Take a look at the collection, and you'll see it's not limited to accounts from those who served on ships at sea, members of the other branches are well-represented.
I'm fortunate to have met USNI's Mary Ripley, she's responsible for the institute's oral history program (and she's the daughter of the late John Ripley, whose story is told here). She also deserves much credit for their blog. ("We're not the Navy nor any government agency. Blog and comment freely.") We met at a milblog conference - Mary knew (and I would come to realize) that milbloggers are the 21st-century version of exactly what the US Naval Institute is all about. Once that light bulb came on in my head, I mentioned a vague idea for a project to her - milblogs as the 21st century oral history that they are.
"Put that in writing," she said (of course - see first paragraph above!) - and here's part of the result.
Shortly after the first tent was pitched by the American military in Iraq a wire was connected to a computer therein, and the internet was available to a generation of Americans at war - many of whom had grown up online. From that point on, at any given moment, somewhere in Iraq a Soldier, Sailor, Airman or Marine was at a keyboard sharing the events of his or her day with the folks back home. While most would simply fire off an email, others took advantage of the (then) relatively new online blogging platforms to post their thoughts and experiences for the entire world to see. The milblog was born - and from that moment to this stories detailing everything from the most mundane aspects of camp life to intense combat action (often described within hours of the event) have been available on the web...
And et cetera - but since you're reading this on a milblog, you probably knew that. And you know that milblogs aren't just blogs written by troops at war, that many friends, family members, and supporters likewise documented their story of America at war online in near-real time, as those stories developed.
The diversity in membership of that group is broad, the one thing we all have in common is the impulse to make sense of the seemingly senseless, and communicate the tale - for each of us that impulse was strong enough to overcome whatever barriers prevent the vast majority of people from doing the same. Everyone at some point has some vague idea they believe should be shared - we were the people who, from some combination of internal and external urging, found and spent those many half hours persistently trying to write it down.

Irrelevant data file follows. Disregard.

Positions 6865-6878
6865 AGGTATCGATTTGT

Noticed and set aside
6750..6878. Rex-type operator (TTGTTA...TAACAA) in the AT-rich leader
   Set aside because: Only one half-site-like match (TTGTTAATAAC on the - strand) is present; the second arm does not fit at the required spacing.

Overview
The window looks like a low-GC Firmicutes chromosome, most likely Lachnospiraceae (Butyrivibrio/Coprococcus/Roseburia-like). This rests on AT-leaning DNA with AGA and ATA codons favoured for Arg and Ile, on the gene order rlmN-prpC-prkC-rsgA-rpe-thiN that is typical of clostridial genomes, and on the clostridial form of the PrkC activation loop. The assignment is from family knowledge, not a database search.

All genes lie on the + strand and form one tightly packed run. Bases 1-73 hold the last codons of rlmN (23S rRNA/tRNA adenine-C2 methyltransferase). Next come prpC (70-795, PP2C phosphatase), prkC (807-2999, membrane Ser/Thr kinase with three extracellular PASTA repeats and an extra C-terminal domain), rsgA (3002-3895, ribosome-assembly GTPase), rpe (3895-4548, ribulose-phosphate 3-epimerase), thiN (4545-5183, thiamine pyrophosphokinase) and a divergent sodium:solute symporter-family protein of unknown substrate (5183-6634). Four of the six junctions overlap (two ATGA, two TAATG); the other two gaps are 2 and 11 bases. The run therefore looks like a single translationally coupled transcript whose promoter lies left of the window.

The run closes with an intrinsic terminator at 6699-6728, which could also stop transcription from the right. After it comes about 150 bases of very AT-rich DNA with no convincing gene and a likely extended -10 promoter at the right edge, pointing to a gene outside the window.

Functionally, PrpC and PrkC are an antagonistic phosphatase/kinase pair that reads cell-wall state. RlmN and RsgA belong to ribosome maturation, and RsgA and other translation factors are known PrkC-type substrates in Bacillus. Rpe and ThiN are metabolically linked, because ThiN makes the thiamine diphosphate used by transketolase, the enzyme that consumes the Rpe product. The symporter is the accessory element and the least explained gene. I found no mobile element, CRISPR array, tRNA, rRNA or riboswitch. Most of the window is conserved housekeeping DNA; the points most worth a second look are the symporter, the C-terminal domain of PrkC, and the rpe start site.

But where will all that be in another 137 years? Or five or ten, for that matter. That's something I've asked myself since at least 2004 - when I wrote this:
Membership in the ghost battalion has grown in the years since, and an ever growing majority of those abandoned-but-still-standing sites are vanishing. Have you checked out Lt Smash's site lately? How about Sgt Hook's? If you're a long-time milblog reader you know the first widely-read milblog from Operation Iraq Freedom and the first widely-read milblog from Afghanistan are both gone from the web. If you're a relative newcomer to this world you may never even have heard of them - or the dozens upon dozens of others who carried forth the standard they set down.
If you have a vague notion that something should be done about that, (a notion I've heard expressed more than once...) then you and I and the good folks at the US Naval Institute are in agreement. Preserving the history documented by the milbloggers is just one of the goals of the milblog project, the once-vague idea that we're now making real.
And it's a big idea, if I say so myself - too big to explain in one simple blog post, so stand by for more. Likewise, it's too big a task to be accomplished by just one person. So if you're a milblogger (and exactly what is a milblogger? is a topic for much further discussion on its own) I'm asking for your help. All I'll really need is just a little bit (maybe just one or two of those half hours...) of your time, and your willingness to tell the tale.
We've already made history, it's time to save it.
(More to follow...)
The Mudville Gazette is the on-line voice of an American warrior and his wife who stands by him. They prefer to see peaceful change render force of arms unnecessary. Until that day they stand fast with those who struggle for freedom, strike for reason, and pray for a better tomorrow.